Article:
III.

This Court has articulated the following test for determining whether a plaintiff may recover under § 25-5-11.1:

"In order for an employee to establish a prima facie case of retaliatory discharge the employee must show: 1) an employment relationship, 2) an on-the-job injury, 3) knowledge on the part of the employer of the on-the-job injury, and 4) subsequent termination of employment based solely upon the employee's on-the-job injury and the filing of a workers' compensation claim."

Alabama Power Co. v. Aldridge, 854 So.2d 554, 563 (Ala.2002). It is undisputed that Phillips proved the first three elements: that he was employed by Blue Circle; that he injured his back when the cement truck he was driving in the course of his employment rolled over; and that all the Blue Circle officials involved in the discussions leading to his discharge knew about his on-the-job injury. The parties dispute whether Phillips proved the fourth element — that the termination of his employment was based solely on his injury and his having filed a worker's compensation claim. Even assuming that Phillips established a prima facie case of retaliatory discharge, the burden would then have shifted to Blue Circle to present a legitimate reason for the termination of his employment, and Phillips would then have the burden of showing that the proffered legitimate reason was pretextual. Flint Constr. Co. v. Hall, 904 So.2d 236, 250 (Ala.2004). Blue Circle met its burden and presented evidence that there was a legitimate reason for Phillips's discharge; however, Phillips did not meet his burden of going forward with rebuttal evidence showing that Blue Circle's stated reason was pretextual. Thus, whether Phillips in fact established a prima facie case is immaterial because, regardless of whether Phillips established a prima facie case, Blue Circle is entitled to a judgment as a matter of law.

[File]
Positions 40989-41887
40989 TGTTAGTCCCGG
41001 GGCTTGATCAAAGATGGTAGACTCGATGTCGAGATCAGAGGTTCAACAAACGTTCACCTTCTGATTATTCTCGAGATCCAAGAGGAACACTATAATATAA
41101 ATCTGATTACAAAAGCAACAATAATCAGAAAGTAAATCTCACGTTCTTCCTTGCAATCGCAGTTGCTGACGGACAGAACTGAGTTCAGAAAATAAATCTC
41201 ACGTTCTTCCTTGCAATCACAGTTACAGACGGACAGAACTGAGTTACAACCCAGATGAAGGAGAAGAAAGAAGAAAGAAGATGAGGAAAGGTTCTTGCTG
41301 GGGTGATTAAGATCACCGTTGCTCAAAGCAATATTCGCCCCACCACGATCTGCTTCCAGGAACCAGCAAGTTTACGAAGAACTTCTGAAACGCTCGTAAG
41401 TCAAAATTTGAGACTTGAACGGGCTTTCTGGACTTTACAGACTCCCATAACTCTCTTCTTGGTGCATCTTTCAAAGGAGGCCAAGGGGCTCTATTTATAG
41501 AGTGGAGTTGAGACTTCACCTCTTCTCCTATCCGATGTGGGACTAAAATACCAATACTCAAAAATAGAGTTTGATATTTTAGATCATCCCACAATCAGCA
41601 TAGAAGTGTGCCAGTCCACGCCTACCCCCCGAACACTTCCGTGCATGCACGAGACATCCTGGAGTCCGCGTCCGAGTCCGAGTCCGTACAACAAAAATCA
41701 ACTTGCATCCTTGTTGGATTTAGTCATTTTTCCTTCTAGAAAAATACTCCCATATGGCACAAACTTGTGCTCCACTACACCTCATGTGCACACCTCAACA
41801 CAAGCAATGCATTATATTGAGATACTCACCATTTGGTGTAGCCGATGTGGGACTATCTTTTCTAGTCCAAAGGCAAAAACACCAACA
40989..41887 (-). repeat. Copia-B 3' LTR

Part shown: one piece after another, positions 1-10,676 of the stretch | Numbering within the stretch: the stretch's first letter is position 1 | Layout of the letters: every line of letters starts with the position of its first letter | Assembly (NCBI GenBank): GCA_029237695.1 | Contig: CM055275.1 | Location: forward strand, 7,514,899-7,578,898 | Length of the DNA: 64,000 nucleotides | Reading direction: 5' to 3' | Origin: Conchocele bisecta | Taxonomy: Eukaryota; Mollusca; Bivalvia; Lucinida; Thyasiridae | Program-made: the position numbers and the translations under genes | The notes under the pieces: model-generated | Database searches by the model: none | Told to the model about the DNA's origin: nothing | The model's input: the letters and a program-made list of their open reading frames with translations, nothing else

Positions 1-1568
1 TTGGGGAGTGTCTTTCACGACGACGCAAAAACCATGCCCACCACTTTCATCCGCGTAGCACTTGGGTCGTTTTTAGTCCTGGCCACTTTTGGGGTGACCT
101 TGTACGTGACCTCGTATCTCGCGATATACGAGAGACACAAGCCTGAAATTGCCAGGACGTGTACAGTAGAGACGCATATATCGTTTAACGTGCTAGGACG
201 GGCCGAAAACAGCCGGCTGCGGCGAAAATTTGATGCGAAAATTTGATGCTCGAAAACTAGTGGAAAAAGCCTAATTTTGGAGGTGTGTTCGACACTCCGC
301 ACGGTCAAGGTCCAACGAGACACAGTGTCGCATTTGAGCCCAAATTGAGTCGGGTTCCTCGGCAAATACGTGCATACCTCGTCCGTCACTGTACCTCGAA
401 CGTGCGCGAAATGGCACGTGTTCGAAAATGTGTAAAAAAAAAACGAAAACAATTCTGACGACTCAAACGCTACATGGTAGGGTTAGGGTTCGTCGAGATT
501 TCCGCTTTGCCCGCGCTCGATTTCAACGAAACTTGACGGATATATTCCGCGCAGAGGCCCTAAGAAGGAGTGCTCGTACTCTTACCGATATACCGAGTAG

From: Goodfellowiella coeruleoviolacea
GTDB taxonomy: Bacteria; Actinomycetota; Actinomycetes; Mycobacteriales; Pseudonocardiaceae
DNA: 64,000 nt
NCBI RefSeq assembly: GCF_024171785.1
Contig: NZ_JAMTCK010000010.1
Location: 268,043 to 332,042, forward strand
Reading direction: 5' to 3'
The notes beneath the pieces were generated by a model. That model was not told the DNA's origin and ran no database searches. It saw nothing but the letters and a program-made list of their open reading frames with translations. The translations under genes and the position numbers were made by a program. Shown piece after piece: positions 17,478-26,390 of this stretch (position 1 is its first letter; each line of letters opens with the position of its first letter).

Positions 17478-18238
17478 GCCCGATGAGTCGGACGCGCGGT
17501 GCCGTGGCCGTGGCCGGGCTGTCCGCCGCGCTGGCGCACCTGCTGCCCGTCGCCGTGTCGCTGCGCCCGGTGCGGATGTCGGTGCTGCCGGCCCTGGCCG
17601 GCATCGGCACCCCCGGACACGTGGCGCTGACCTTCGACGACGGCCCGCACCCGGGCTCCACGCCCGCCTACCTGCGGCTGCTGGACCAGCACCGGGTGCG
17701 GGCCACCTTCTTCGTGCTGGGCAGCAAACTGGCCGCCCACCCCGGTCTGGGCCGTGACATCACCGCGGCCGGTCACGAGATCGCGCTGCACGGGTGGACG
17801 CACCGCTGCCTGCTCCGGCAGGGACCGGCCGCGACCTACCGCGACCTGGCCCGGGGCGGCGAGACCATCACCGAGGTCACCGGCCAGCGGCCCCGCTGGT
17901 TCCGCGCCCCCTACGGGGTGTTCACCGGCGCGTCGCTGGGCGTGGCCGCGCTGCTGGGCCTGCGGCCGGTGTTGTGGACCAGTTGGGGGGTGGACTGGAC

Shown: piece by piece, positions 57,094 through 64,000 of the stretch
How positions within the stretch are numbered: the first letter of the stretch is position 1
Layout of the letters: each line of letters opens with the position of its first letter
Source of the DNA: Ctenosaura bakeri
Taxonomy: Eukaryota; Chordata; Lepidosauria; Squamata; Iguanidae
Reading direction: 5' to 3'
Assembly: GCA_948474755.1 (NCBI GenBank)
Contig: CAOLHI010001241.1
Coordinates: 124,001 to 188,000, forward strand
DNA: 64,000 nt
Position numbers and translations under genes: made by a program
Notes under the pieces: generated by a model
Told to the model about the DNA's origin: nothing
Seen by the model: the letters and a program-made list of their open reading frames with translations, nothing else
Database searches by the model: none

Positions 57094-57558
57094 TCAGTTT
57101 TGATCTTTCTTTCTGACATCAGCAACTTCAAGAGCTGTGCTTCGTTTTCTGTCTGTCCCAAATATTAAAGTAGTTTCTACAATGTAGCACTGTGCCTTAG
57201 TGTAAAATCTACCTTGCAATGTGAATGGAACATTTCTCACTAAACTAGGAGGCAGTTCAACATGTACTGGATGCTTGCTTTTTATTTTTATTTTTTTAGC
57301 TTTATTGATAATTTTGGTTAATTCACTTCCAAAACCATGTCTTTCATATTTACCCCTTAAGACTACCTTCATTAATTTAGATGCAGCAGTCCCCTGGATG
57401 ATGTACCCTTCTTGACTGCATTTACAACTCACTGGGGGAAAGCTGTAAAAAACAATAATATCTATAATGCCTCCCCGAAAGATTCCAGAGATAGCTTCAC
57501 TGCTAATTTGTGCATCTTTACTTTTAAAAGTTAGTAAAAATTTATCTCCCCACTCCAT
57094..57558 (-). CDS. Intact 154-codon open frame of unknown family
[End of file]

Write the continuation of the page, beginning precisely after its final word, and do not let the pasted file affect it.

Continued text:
In Aldridge, this Court clarified the requirement that, in order to prevail in an action instituted pursuant to § 25-5-11.1, a plaintiff must put forth substantial evidence indicating that a claim for worker's compensation benefits was the sole reason for the termination of the plaintiff's employment. We described the circumstances in which a conclusive determination could be made that retaliation is not the sole cause, which determination would entitle the employer to a judgment as a matter of law: